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Main gear touchdown was at 9:08:35 a.m. followed by nose gear touchdown at 9:08:47 a.m. and wheels stop at 9:09:33 a.m.
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See more STS-131 photos by NASA here and at JAXA here.
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20 April 2010 --- At the Shuttle Landing Facility at NASA's Kennedy Space Center in Florida, members of the STS-131 crew, each holding a flag from his or her country of origin, pose for a portrait in front of space shuttle Discovery.20 April 2010 --- At the Shuttle Landing Facility at NASA's Kennedy Space Center in Florida, members of the STS-131 crew, each holding a flag from his or her country of origin, pose for a portrait in front of space shuttle Discovery. From the right are NASA astronauts Alan Poindexter, commander; James P. Dutton Jr., pilot; Rick Mastracchio, Dorothy Metcalf-Lindenburger, Stephanie Wilson, Japanese astronaut Naoko Yamazaki and NASA astronaut Clayton Anderson, all mission specialists. Discovery landed on Runway 33 after 15 days in space, completing the more than 6.2-million-mile STS-131 mission on orbit 238. Main gear touchdown was at 9:08:35 a.m. (EDT) on April 20, 2010, followed by nose gear touchdown at 9:08:47 a.m. and wheelstop at 9:09:33 a.m. The seven-member STS-131 crew carried the Leonardo Multi-Purpose Logistics Module, filled with supplies, a new crew sleeping quarters and science racks that were transferred to the International Space Station's laboratories. The crew also switched out a gyroscope on the station's truss, installed a spare ammonia storage tank and retrieved a Japanese experiment from the station's exterior. STS-131 is the 33rd shuttle mission to the station and the 131st shuttle mission overall.
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20 April 2010 --- Naoko Yamazaki, holds a Japanese flag near the space shuttle Discovery shortly after Discovery and the STS-131 crew landed at the Kennedy Space Center...20 April 2010 --- Japanese astronaut Naoko Yamazaki, holds a Japanese flag near the space shuttle Discovery shortly after Discovery and the STS-131 crew landed at the Kennedy Space Center in Cape Canaveral, Fla., on April 20, 2010. NASA astronauts Alan Poindexter, commander; James P. Dutton Jr., pilot; Dorothy Metcalf-Lindenburger, Rick Mastracchio, Stephanie Wilson, Clayton Anderson and Japanese astronaut Naoko Yamazaki, all mission specialists, returned from their 15-day journey of more than 6.2 million miles. The STS-131 mission to the International Space Station delivered science racks, new crew sleeping quarters, equipment and supplies. Photo credit: NASA/Bill Ingalls
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NASA's Johnson Space Center (JSC) director Michael L. Coats (center background) and the STS-131 crew members are pictured at the STS-131 crew return ceremony on April 21, 2010 at Ellington Field near JSC.21 April 2010 --- NASA's Johnson Space Center (JSC) director Michael L. Coats (center background) and the STS-131 crew members are pictured at the STS-131 crew return ceremony on April 21, 2010 at Ellington Field near JSC. Pictured from the left are NASA astronauts Alan Poindexter, commander; James P. Dutton Jr., pilot; Rick Mastracchio, Dorothy Metcalf-Lindenburger, Stephanie Wilson, Japan Aerospace Exploration Agency (JAXA) astronaut Naoko Yamazaki and NASA astronaut Clayton Anderson, all mission specialists.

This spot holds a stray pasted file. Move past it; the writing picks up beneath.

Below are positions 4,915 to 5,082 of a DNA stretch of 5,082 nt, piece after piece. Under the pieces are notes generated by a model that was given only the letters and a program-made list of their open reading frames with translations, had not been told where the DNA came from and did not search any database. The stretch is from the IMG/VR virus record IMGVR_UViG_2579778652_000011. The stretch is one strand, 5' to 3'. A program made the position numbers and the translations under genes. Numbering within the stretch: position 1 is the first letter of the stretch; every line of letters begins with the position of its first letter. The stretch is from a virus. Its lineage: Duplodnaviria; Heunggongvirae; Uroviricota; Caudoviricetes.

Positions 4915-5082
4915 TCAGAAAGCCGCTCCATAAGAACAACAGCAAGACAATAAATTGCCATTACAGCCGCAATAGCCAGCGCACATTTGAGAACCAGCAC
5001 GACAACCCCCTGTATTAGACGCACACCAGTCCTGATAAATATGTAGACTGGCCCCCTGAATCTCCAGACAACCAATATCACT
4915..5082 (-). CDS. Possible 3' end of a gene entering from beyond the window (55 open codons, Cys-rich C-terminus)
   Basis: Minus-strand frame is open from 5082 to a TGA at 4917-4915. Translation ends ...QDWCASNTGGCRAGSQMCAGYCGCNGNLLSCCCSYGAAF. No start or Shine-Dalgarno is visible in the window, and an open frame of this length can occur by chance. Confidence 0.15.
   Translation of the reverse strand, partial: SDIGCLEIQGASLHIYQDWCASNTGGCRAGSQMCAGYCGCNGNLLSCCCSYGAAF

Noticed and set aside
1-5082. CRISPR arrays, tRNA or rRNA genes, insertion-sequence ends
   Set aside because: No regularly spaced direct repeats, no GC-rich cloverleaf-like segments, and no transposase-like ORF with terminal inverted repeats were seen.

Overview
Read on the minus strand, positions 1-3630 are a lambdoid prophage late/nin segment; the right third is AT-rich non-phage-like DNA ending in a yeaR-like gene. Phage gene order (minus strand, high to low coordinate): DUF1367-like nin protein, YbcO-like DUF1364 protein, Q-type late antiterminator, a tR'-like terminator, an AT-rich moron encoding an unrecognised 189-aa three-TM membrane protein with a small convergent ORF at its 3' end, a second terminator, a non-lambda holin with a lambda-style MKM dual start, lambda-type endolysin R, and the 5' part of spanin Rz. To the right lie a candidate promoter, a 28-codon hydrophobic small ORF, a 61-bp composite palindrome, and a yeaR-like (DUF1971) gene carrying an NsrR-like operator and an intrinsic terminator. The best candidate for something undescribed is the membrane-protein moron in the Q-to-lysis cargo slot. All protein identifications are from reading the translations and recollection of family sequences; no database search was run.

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21 April 2010 --- Dr. Kuniaki Shiraki, executive director, Japan Aerospace Exploration Agency (JAXA), addresses a large crowd of well-wishers at the STS-131 crew return ceremony on April 21, 2010 at Ellington Field near NASA's Johnson Space Center.21 April 2010 --- Dr. Kuniaki Shiraki, executive director, Japan Aerospace Exploration Agency (JAXA), addresses a large crowd of well-wishers at the STS-131 crew return ceremony on April 21, 2010 at Ellington Field near NASA's Johnson Space Center. Also pictured (seated from the left) are JSC director Michael L. Coats (mostly obscured), NASA astronauts Alan Poindexter, commander; James P. Dutton Jr., pilot; Rick Mastracchio, Dorothy Metcalf-Lindenburger, Stephanie Wilson, Japan Aerospace Exploration Agency (JAXA) astronaut Naoko Yamazaki and NASA astronaut Clayton Anderson, all mission specialists.
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Naoko Yamazaki, STS-131 mission specialist, addresses a large crowd of well-wishers at the STS-131 crew return ceremony on April 21, 2010 at Ellington Field...21 April 2010 --- Japan Aerospace Exploration Agency (JAXA) astronaut Naoko Yamazaki, STS-131 mission specialist, addresses a large crowd of well-wishers at the STS-131 crew return ceremony on April 21, 2010 at Ellington Field near NASA's Johnson Space Center.